So what. So. What. Are you fucking kidding me? You are going to dismiss white-dominated countries exploiting countries populated by people of color as not even deserving of any sort of remorse or concern? Wow. This is worse than ignorance, it is knowing clearly what widespread injustices have and continue to occur and refusing to even consider it remotely relevant. This is morbid. You also speak of it in the past, when it is happening in real-time and will continue to happen as long as people like you refuse to open your eyes, or do open your eyes and resign yourself to viewing the suffering from your comfortable and unharmed perspective informed by selfish white privilege. So is the standard of taking action whether it happens to me or not? So someone can not grieve for whole communities that are destroyed and, just so you understand, continue to be destroyed because I was or am not a part of them? Do you know what empathy is? Do you know what social or collective responsibility is? You are espousing the Trump philosophy, that one must solely look out for themselves and forget the sins of the past that condemn their own actions. Make America Great Again. To when? When indigenous communities stewarded this land or when white people openly discriminated against people of color and all opportunity was only afforded to them? That’s what I thought. Your entire mindset is structured towards the benefit of white people and white people only. White privilege is the base to your utter ignorance and sheer neglect towards crimes against humanity happening before your eyes.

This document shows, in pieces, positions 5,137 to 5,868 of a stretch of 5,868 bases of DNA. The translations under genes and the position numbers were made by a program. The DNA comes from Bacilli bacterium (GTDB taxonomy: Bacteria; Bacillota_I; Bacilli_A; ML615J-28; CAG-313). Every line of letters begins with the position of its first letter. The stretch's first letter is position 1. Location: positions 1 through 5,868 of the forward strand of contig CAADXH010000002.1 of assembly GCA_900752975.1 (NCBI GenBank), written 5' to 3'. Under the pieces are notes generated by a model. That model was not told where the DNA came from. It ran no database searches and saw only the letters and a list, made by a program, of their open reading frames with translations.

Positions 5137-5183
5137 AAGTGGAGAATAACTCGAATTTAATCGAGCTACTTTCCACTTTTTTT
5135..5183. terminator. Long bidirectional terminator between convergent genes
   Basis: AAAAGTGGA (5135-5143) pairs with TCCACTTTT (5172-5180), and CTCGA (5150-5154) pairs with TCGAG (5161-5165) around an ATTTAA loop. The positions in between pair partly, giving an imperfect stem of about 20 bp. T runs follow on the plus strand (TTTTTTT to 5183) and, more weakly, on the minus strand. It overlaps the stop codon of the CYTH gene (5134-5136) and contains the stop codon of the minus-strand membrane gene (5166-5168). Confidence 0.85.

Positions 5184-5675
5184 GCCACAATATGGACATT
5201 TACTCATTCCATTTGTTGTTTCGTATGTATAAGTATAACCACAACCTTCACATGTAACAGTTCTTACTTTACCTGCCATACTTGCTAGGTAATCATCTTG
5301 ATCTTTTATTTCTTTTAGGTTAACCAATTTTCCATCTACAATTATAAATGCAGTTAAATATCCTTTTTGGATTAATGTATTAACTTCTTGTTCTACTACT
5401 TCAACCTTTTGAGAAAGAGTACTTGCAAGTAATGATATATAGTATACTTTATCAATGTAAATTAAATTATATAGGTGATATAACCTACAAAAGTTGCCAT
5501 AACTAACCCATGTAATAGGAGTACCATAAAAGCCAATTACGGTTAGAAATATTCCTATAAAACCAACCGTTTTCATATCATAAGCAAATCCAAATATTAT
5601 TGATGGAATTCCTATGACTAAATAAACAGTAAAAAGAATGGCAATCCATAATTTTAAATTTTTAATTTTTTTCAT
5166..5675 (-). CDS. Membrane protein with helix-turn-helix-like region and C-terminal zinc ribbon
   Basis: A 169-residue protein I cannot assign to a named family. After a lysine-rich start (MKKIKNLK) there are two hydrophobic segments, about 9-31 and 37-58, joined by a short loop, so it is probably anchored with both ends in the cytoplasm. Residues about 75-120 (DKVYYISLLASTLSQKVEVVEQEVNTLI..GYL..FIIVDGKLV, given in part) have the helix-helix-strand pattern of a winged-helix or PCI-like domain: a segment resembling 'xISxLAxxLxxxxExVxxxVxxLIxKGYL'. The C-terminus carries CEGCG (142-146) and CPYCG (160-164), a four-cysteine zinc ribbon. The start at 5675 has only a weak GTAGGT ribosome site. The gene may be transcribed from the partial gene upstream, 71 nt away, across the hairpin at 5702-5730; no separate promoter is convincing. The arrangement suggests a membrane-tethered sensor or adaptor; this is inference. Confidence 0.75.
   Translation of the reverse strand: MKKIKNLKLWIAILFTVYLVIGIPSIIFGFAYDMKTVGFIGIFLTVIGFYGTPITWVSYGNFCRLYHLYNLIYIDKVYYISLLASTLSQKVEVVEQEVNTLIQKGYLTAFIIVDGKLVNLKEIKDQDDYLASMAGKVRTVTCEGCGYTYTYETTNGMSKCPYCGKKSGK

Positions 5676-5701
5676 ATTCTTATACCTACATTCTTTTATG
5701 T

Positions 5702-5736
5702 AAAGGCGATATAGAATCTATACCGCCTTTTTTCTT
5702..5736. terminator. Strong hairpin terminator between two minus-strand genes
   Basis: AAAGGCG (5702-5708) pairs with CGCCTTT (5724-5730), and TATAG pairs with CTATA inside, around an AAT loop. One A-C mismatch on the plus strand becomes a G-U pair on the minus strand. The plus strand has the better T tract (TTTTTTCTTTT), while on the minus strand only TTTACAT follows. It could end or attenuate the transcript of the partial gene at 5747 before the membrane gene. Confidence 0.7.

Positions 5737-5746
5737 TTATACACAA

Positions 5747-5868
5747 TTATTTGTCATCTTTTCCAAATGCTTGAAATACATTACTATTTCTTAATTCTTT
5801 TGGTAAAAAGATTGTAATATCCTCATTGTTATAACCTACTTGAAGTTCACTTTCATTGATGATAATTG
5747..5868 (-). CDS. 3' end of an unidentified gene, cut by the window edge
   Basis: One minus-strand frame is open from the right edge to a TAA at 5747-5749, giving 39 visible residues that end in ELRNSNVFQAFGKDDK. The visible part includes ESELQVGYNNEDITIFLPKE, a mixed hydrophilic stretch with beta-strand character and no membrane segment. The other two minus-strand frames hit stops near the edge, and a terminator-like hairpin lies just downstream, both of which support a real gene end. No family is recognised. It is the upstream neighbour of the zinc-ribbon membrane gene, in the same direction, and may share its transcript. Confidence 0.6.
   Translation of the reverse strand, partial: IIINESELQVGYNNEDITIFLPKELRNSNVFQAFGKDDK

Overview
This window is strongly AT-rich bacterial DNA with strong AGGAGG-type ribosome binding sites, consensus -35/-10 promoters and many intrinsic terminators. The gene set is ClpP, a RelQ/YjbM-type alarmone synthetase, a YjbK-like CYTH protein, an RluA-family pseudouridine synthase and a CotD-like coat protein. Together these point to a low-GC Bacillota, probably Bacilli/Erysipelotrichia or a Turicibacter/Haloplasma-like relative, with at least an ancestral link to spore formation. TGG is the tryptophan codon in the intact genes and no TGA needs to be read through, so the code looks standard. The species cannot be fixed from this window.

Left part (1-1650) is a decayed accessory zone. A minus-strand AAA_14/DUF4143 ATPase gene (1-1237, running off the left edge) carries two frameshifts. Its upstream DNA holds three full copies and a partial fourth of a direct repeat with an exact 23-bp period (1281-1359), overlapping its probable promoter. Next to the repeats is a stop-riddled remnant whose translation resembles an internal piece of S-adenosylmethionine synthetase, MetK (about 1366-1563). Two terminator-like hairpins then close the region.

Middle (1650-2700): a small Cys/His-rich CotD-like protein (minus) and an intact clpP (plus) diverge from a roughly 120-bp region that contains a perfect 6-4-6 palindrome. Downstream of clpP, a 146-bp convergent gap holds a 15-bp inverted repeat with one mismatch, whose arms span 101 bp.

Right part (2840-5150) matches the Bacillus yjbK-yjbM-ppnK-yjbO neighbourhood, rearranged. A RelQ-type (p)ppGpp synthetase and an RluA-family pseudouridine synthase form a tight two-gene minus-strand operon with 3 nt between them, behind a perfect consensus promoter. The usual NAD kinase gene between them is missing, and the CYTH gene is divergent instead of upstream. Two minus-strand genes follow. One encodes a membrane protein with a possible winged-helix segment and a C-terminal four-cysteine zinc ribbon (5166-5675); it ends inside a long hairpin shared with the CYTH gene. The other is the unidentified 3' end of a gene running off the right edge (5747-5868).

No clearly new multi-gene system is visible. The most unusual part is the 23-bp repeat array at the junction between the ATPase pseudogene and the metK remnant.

“What you call my “white privilege” assumes, first of all, that I am white, which I don’t believe you know about one way or the other. And it assumes such presumed whiteness would give me an edge in being successful. Well, maybe once upon a time that was true, but not so much these days. Go into the small towns of Appalachia and tell me that these people are privileged compared to inner-city blacks. Who has the better chance, given equal ability levels, to get into Cornell?”

    Honestly I cannot imagine you other than someone who is an ignorant white person to be completely honest. I have also never heard of a person of color saying something along the lines of “white privilege does not exist” because if you don’t have a privilege, then you know very well that it exists. You can’t see that it does because you are blinded by the benefits it affords you. Go do some research and see that professors will consistently reject to mentor people with ethnic-sounding names, names that comprise a wide variety of people of color, but consistently offer to be there for people with white-sounding names. Go read about how people with black-sounding names are rejected at a much higher rate than white-sounding names. Then come back and tell me that white privilege does not afford you opportunity beyond what is afforded to people of color.